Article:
ROBERT PRINCE: The Guerrillas were our flanking protection at the Cabu River, which was no more than a mile from the camp, and where we were operating. There was a sizable force of Japanese, but Pajota and his men just killed everything in sight that came up that river and across the bridge. They were the ones that kept this thing from being a tough deal for us.
NARRATOR: Only 22 minutes after the first shot was fired all 513 POWs were out of the camp. Each carabao cart was loaded and set out on the 30-mile journey to the American lines.
JOHN RICHARDSON Those little carabaos, they were slow, but you know, I told a lot of people, there was somebody traveling with us besides Rangers, Guerrillas, and Alamo Scouts -- I firmly believe that the Almighty had a part in this, too.
NARRATOR: As dawn broke, the mile long column rolled across the lines--out of enemy territory.
RICHARD BECK: I don't think I realized that I was fully freed until about 10:00 in the morning. They had a, an American flag draped over a bush at the side of the road. I saw it, and I looked around, and I don't think there was a dry eye.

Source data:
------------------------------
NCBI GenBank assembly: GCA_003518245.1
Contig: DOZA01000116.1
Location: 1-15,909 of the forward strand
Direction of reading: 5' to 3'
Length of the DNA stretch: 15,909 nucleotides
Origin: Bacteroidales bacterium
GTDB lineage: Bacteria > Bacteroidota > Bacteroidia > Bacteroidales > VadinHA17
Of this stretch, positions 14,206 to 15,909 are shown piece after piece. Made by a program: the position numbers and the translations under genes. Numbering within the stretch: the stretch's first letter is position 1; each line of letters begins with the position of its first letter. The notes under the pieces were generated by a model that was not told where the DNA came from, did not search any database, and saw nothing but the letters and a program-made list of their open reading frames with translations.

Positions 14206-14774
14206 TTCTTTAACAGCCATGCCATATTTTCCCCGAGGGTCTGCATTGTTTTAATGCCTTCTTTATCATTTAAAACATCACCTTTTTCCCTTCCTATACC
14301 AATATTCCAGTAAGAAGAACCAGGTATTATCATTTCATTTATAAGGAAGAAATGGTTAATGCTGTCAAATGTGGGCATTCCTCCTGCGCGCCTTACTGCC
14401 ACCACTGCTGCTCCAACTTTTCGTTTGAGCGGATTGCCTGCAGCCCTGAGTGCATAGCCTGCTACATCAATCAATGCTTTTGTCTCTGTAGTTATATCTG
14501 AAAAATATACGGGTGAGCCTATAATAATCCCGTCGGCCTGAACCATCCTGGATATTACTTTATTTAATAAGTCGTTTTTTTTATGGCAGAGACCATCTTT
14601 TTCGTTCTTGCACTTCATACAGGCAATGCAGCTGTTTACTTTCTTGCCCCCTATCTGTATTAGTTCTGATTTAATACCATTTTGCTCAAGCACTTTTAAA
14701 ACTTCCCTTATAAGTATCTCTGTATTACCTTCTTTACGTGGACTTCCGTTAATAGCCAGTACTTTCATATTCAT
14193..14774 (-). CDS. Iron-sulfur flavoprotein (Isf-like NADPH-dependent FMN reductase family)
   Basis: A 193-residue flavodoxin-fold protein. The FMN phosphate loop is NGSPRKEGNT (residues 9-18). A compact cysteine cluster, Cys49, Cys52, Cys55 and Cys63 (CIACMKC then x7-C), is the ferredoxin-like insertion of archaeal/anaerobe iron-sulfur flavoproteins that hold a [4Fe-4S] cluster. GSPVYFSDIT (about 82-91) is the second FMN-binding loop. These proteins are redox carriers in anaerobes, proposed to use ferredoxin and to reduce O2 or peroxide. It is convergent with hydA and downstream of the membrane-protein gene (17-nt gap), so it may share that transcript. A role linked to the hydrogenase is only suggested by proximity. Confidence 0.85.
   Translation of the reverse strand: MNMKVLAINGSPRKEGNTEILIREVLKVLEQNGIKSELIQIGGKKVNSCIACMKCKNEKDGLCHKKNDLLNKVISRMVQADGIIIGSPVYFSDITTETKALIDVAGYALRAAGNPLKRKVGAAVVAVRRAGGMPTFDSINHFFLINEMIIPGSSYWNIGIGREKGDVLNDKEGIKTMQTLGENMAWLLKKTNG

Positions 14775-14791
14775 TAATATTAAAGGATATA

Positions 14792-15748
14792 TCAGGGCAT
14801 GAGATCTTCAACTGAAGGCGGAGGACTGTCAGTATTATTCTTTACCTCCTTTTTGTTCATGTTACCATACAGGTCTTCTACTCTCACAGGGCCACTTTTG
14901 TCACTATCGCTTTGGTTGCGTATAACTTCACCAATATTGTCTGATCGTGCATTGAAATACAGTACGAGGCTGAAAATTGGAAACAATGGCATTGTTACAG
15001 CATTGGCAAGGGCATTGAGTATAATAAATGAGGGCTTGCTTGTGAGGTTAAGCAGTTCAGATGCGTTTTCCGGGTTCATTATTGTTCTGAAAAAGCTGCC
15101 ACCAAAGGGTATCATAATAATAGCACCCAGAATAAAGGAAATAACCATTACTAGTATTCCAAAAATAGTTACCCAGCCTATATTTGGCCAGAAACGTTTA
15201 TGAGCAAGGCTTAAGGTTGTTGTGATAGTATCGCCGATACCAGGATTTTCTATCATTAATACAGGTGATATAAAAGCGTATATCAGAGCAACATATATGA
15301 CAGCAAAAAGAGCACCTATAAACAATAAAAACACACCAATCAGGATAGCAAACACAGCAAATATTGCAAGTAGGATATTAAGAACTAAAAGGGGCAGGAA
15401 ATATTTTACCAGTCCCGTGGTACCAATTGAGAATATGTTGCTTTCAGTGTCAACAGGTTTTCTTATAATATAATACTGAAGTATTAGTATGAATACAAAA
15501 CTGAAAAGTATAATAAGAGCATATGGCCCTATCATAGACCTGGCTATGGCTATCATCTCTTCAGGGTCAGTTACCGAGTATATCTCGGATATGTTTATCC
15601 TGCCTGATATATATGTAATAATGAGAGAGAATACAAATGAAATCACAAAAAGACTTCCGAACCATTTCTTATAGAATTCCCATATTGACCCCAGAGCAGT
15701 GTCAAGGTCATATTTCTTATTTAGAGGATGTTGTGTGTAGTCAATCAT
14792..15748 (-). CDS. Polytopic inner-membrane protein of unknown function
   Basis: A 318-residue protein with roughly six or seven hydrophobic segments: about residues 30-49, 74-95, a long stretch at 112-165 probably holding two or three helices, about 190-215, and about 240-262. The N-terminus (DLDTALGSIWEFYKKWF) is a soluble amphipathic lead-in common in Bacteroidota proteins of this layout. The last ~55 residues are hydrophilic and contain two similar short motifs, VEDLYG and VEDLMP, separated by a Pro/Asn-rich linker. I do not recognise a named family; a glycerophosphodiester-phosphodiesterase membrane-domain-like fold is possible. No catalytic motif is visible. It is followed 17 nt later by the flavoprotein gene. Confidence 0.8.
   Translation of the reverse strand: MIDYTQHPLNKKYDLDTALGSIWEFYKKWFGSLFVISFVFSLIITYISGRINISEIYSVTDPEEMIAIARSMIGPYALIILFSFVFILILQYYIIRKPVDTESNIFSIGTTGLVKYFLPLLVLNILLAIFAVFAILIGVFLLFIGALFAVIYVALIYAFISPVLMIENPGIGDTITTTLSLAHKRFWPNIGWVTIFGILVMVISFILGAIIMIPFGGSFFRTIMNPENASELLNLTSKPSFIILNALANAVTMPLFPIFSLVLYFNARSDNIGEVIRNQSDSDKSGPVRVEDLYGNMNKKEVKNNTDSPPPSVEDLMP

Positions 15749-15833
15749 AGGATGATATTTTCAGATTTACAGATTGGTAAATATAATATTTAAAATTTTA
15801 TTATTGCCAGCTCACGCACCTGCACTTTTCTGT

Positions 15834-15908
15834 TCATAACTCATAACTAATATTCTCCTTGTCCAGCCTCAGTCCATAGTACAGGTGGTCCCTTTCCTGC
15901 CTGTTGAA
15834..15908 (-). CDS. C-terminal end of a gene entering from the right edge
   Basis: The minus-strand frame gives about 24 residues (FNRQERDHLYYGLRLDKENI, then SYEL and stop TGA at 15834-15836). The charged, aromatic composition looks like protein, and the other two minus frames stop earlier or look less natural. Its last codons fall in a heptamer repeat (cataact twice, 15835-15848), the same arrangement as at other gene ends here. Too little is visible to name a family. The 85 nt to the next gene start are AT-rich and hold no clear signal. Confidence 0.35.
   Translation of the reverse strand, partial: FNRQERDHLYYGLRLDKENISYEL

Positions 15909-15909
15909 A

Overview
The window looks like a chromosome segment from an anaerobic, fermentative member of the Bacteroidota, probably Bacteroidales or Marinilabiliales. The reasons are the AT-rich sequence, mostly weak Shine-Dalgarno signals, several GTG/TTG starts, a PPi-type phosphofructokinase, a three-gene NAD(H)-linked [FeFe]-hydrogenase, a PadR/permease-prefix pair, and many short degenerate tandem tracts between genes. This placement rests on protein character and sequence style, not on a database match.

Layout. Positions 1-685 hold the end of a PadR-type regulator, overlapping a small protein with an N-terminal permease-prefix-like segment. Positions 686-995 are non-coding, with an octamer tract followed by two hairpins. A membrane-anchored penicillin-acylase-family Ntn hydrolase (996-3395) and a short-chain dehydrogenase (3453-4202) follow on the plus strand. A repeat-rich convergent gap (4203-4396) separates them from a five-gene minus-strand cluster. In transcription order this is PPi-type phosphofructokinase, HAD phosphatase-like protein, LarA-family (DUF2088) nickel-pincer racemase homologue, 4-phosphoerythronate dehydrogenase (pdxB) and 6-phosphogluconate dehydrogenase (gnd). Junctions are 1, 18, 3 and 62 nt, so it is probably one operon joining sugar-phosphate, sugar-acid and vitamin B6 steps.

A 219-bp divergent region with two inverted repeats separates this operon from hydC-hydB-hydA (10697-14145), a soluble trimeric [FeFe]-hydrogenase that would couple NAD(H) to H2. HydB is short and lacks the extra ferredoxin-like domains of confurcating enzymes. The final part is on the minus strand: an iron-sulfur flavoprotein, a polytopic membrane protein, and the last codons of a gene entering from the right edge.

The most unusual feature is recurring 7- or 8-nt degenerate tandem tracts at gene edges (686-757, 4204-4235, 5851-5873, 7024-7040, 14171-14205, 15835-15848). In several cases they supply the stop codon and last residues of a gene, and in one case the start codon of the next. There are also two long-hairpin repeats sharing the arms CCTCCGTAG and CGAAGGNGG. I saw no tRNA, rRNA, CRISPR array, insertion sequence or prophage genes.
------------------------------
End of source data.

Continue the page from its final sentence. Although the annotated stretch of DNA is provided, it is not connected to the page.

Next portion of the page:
NARRATOR: Every one of the surviving prisoners had been freed. It was the morning of January 31, 1945. Mucci's Rangers had completed their mission.
ROBERT BODY: People ask me, they say, "Who do you think were the heroes that night?" I say, "Everybody, because everybody done their job, and they done a good job." Well, that's a day I, a night I've always claimed that's the night I was reborn -- that's my birthday.
EDWARD "TOMMIE" THOMAS: That was a long wait, three years, you know, we just were so happy to see them. They had restored our faith in America, in the soldiers, in the Army, and I'm thinking, well, hey, we're under American control, we've got our freedom back.
NARRATOR: A week after the rescue, the prisoners shipped out for home.
JOHN COOK: We passed under the Golden Gate Bridge and the fireboats were spraying water and all I could think of, "My God, they're wasting all that water!" When we got the pier, everyone of us bent down and kissed the earth and then we really let out an exhale and said, "We're finally home."
JAMES HILDEBRAND: We flew across from San Francisco, all the way to Chicago. My whole family was there my dad, my stepmother, my girlfriend and her mother, my sisters were there, my brother-in-laws, uncles, aunts and there's just one big clapping when I just got off the airplane. The Tribune took me over to the airplane again with my girlfriend, and I gave her a kiss, and that was in the newspaper. "HERO RETURNS."
NARRATOR: The prisoners of Cabanatuan now were home, but the war in the Pacific continued until the Japanese surrender in August, 1945. Of the 17,000 Americans soldiers captured in the Philippines, one third never returned.